The second part, names ‘With Energy’, tackles the laws of physics and the mysteries of astronomy in a very approachable way, through a series of interactive exhibits, workshops and presentations. Find more information about Centrum Hewelianum opening times and tickets.

Gdansk curiosities
Only few will know that Daniel Fahrenheit, a physicist immortalized by the invention of mercury thermometer and the temperature measurement scale was born in Gdansk. The scientist is honoured by a monument representing an old type thermometer, to be seen at Long Market, on the corner of the Mieszczanska Street.

One of the quirkiest Polish landmarks, the famous Crooked House (Krzywy Domek) is located in Sopot, approximately 8 miles from Gdansk city centre. The surrealistically shaped building is a part of a shopping mall.

Crooked House Poland

The ‘Baltic Gold’, amber, is by far the most sold souvenir in Gdansk. Do take your time and shop around before purchasing your amber jewellery; apart from the very basic and unoriginal collars or earrings, sold virtually everywhere, you can often find real pieces of wearable art in Gdansk.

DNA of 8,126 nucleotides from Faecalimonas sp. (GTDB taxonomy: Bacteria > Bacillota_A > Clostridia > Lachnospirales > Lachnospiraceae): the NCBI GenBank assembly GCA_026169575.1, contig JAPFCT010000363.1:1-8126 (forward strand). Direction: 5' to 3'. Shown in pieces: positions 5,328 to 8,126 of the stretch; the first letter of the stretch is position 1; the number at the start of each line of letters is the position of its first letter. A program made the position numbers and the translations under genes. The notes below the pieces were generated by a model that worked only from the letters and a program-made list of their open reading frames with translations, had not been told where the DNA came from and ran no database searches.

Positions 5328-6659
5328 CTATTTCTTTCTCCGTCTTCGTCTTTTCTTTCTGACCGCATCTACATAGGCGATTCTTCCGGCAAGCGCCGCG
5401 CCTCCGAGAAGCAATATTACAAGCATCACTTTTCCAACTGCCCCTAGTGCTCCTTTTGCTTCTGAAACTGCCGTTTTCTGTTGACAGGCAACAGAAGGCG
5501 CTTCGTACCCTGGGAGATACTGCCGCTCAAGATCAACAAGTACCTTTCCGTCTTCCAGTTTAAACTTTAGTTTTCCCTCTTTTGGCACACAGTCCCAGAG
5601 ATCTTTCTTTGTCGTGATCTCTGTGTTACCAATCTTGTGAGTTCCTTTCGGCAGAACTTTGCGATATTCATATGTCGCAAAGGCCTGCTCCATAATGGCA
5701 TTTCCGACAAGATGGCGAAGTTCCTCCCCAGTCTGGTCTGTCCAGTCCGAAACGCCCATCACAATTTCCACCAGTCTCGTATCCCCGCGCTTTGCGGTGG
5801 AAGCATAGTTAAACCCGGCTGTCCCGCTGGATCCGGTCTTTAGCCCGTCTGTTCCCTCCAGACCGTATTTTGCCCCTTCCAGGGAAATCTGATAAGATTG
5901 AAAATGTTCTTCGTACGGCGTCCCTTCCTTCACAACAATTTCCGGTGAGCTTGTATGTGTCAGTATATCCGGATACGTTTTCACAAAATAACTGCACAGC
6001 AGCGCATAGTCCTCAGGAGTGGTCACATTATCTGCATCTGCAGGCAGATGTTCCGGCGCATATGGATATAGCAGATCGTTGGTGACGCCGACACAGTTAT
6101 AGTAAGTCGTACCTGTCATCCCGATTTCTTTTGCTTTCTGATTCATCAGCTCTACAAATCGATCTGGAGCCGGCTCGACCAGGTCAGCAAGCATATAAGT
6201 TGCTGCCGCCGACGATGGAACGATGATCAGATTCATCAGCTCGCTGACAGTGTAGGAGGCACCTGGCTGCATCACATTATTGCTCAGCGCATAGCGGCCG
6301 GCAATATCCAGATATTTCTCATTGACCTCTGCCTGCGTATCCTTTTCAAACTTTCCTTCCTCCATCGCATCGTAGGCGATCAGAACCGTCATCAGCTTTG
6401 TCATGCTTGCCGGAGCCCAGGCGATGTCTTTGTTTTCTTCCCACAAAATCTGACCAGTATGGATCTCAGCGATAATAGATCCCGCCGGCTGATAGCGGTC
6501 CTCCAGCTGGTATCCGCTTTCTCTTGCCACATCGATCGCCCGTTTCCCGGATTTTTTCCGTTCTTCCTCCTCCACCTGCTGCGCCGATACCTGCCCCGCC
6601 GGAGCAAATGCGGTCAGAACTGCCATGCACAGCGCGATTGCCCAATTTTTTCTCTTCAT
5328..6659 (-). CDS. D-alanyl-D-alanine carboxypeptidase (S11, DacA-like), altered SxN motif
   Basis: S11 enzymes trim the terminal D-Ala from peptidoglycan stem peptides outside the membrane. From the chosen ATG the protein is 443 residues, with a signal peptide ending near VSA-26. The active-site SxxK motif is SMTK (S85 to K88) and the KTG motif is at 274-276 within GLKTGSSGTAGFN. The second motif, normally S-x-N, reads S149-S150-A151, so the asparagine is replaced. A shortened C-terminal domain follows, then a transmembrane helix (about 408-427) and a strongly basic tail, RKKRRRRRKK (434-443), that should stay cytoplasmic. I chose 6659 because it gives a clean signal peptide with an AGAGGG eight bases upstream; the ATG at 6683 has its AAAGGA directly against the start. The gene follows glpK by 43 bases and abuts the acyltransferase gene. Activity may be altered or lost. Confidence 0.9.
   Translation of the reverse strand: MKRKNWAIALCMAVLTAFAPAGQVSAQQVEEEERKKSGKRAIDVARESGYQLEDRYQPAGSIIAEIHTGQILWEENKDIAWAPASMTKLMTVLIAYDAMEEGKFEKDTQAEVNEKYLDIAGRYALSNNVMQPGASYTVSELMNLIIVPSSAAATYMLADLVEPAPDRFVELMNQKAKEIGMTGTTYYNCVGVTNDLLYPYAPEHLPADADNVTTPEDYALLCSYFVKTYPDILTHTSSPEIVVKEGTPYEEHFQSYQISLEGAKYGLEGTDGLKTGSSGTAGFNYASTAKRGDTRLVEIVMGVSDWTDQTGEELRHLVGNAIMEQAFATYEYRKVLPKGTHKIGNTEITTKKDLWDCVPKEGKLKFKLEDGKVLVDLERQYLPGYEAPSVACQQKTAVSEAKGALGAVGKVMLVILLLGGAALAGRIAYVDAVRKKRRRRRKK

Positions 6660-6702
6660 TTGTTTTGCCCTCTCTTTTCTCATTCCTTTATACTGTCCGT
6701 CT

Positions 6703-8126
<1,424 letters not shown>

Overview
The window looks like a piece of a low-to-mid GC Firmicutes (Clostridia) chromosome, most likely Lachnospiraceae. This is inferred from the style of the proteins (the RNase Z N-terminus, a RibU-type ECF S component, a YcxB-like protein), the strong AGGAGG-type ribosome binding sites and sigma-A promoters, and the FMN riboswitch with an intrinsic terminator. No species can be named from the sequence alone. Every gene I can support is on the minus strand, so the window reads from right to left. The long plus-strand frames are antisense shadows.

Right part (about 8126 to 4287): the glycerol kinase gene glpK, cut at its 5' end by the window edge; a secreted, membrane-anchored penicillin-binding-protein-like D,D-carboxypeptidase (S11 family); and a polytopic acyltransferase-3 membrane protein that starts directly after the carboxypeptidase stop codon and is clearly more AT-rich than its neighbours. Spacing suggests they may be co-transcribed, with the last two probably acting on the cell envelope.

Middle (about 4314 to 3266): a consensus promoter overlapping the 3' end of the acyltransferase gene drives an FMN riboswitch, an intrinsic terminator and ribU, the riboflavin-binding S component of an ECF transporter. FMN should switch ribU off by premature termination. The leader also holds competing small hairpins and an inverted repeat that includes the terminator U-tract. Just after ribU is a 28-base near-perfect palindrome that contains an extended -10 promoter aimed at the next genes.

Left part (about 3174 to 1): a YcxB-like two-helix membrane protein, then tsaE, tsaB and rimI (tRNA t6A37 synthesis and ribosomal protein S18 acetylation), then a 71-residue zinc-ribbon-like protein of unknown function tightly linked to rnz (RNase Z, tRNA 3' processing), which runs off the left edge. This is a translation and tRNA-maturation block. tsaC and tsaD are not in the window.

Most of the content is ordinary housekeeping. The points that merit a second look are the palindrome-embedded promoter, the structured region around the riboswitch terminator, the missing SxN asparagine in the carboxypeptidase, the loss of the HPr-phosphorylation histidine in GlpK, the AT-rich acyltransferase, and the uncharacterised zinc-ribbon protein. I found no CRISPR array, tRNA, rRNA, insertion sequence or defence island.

The Amberif fair held in Gdansk is the largest event in the world dedicated to amber and a great place to purchase quality amber products. If your budget allows some extravagance, look for items with authenticity certificate.

The fair is usually held outside of the tourist season (the next to take place between 22 and 25 of March 2017). In the summer season you will have plenty of opportunities to shop for amber from the local artisans at the St. Dominic’s fair. In 2016 the fair is between 30 July and 21 of August.

Related article: St. Dominic’s Fair – Gdansk summer attraction.


What to see in Gdansk
Article: What to see in Gdansk